Sustainable Development Today Funding for Heat Networks – learning from past failures
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Written by Simon Woodward

Readers may not be aware, but some ten years before the current fanfare associated with the funding that DECC has supplied to over 100 local authorities from their Heat Networks Delivery Unit to explore of the feasibility of district energy networks in their areas, a similar fund was open for applications and sadly closed just as many projects were getting off the ground.

This fund, the Community Energy Program (CEP) ran from circa 2003 to 2007 and offered both a contribution towards feasibility studies as well as much needed capital support.

The CEP was successful and the testament to this remains today with schemes such as the one in Birmingham City Centre which used CEP funding as a catalyst. This scheme is still expanding today with the current interconnection of the scheme in the central business district in Broad Street to the Eastside of the City and Aston University via the redevelopment of New Street Station. This is all due to the CEP funding awarded to the scheme at its outset in 2007.

However, schemes such as the one in Birmingham only just managed to obtain their capital grant before the gate closed on funding and many schemes did not proceed and money's awarded were withdrawn if the project could not be rapidly delivered. All because the Treasury decided that it was taking too long to deliver actual schemes from the feasibility studies being undertaken. They simply couldn't recognise that developing a large scale heat network in the UK is a complex infrastructure project requiring the involvement of many stakeholders over a number of years. The Birmingham schemes were conceived in 2003 and the first phase was delivered in 2007.

Unless the government can demonstrate patience with this new round of feasibility funding and the commitment to support the role out of early stage heat networks with fiscal incentives then sadly it is very likely that the current intensity we are seeing with dozens of feasibility studies being undertaken across the UK, funded by the HNDU, will just fizzle and fade. The same thing those of us involved in the industry experienced nearly a decade ago when overnight the government lost interest in heat networks as a means to deliver a low carbon economy.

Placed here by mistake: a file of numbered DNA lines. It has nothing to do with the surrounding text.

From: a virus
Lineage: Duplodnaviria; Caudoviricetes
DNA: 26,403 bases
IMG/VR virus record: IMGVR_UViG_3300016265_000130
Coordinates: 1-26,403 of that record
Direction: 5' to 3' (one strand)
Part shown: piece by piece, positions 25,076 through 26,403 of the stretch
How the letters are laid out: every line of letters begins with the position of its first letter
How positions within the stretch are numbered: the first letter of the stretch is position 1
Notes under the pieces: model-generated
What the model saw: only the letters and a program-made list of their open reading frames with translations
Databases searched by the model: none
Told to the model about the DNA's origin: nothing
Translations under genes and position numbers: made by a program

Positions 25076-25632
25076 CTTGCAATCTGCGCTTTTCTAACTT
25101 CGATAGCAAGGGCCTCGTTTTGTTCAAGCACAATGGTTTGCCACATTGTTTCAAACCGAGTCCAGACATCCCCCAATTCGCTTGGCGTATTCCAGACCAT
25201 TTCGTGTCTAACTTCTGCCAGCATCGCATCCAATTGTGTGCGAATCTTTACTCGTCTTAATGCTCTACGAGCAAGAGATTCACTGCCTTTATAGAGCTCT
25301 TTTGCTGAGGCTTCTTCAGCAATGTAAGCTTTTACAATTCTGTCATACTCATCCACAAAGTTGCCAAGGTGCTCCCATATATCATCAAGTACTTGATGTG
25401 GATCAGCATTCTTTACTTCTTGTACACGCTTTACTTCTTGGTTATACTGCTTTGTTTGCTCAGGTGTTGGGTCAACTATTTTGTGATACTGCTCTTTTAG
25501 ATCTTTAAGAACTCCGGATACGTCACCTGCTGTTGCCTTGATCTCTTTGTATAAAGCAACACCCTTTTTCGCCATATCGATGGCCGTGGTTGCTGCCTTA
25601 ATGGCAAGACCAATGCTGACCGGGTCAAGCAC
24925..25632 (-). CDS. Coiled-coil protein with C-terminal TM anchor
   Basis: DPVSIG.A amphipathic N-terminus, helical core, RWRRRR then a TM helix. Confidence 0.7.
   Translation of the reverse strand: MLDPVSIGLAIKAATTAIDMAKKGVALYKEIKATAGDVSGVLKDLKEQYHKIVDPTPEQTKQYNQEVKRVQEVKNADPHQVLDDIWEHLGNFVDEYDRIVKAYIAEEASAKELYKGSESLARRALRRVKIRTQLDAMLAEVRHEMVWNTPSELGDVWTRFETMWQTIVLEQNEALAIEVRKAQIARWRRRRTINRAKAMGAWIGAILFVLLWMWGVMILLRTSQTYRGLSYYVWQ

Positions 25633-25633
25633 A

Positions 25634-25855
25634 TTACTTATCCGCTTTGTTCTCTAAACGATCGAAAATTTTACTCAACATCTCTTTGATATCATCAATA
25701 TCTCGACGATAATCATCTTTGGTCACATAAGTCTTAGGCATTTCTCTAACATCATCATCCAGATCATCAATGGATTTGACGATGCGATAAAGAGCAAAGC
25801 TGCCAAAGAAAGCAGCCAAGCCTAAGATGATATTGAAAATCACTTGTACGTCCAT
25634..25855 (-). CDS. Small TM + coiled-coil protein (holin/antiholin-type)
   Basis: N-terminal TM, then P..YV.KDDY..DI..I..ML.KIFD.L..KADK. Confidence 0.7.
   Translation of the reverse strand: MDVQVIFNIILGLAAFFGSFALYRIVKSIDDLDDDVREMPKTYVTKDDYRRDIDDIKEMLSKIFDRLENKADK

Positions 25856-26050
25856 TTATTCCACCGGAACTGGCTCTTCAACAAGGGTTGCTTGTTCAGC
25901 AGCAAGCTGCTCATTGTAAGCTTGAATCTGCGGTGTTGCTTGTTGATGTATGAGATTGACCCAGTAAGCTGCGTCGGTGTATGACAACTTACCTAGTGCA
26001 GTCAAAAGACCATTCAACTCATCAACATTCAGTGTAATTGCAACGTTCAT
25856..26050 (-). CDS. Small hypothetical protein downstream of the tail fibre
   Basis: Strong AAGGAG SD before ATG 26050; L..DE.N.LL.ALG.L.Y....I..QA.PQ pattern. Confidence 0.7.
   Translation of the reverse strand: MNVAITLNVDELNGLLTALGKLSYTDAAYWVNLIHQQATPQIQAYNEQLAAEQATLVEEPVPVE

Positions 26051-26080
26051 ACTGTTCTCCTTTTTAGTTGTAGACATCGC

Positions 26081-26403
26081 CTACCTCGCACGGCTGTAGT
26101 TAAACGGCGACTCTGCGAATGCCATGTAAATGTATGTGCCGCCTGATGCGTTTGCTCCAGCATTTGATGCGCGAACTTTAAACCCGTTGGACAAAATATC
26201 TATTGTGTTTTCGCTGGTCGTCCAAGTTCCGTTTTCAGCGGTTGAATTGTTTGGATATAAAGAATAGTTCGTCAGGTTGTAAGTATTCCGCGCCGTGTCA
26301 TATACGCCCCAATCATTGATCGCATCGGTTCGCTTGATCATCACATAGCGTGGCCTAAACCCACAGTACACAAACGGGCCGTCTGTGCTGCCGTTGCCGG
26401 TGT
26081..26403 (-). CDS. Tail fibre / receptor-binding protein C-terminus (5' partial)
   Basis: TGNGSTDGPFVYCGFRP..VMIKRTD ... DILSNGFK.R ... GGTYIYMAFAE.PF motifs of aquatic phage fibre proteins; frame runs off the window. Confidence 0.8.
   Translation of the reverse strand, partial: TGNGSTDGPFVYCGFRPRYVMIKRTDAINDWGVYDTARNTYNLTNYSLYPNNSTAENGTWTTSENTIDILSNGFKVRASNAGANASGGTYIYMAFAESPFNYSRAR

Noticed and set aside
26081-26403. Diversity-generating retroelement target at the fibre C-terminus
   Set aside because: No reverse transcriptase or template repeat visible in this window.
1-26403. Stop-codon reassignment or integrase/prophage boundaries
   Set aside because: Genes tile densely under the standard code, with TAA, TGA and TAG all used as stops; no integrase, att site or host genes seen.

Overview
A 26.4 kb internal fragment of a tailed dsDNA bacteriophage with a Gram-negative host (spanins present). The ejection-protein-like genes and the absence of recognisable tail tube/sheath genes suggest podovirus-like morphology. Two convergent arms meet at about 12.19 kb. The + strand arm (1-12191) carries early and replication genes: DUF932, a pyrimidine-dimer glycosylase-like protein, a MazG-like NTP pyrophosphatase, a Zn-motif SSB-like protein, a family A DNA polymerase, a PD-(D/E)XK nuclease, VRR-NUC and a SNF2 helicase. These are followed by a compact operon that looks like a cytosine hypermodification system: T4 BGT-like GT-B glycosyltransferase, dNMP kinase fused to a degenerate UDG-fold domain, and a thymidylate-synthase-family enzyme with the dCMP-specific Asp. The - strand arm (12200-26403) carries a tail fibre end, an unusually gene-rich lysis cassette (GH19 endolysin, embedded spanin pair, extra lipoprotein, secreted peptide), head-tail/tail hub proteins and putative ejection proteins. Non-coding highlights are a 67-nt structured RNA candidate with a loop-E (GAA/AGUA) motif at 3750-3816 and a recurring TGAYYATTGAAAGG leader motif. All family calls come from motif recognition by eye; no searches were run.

Whilst it is recognised that the government has committed to supporting the HNDU for another year or two, this is only for hand holding those authorities who have received feasibility funding. It will not be to actively intervene with fiscal incentives despite the fact that the majority of these feasibility studies will show that to rapidly develop schemes in the UK we need sustained fiscal incentives support from the government. This will bring new players into the UK market, create a fully functioning heat network installation sector and therefore lead to the cost of installing heat networks being driven to levels which do not require these incentives.

Until this market stimulation happens we will be left with a niche industry doing its best to deliver a small number of projects which are viable without fiscal support, but not capable of delivering the 14% target for low carbon heat networks which is the potential calculated by the ukDEA and often quoted by DECC.

Simon Woodward is chairman and technical director of the ukDEA

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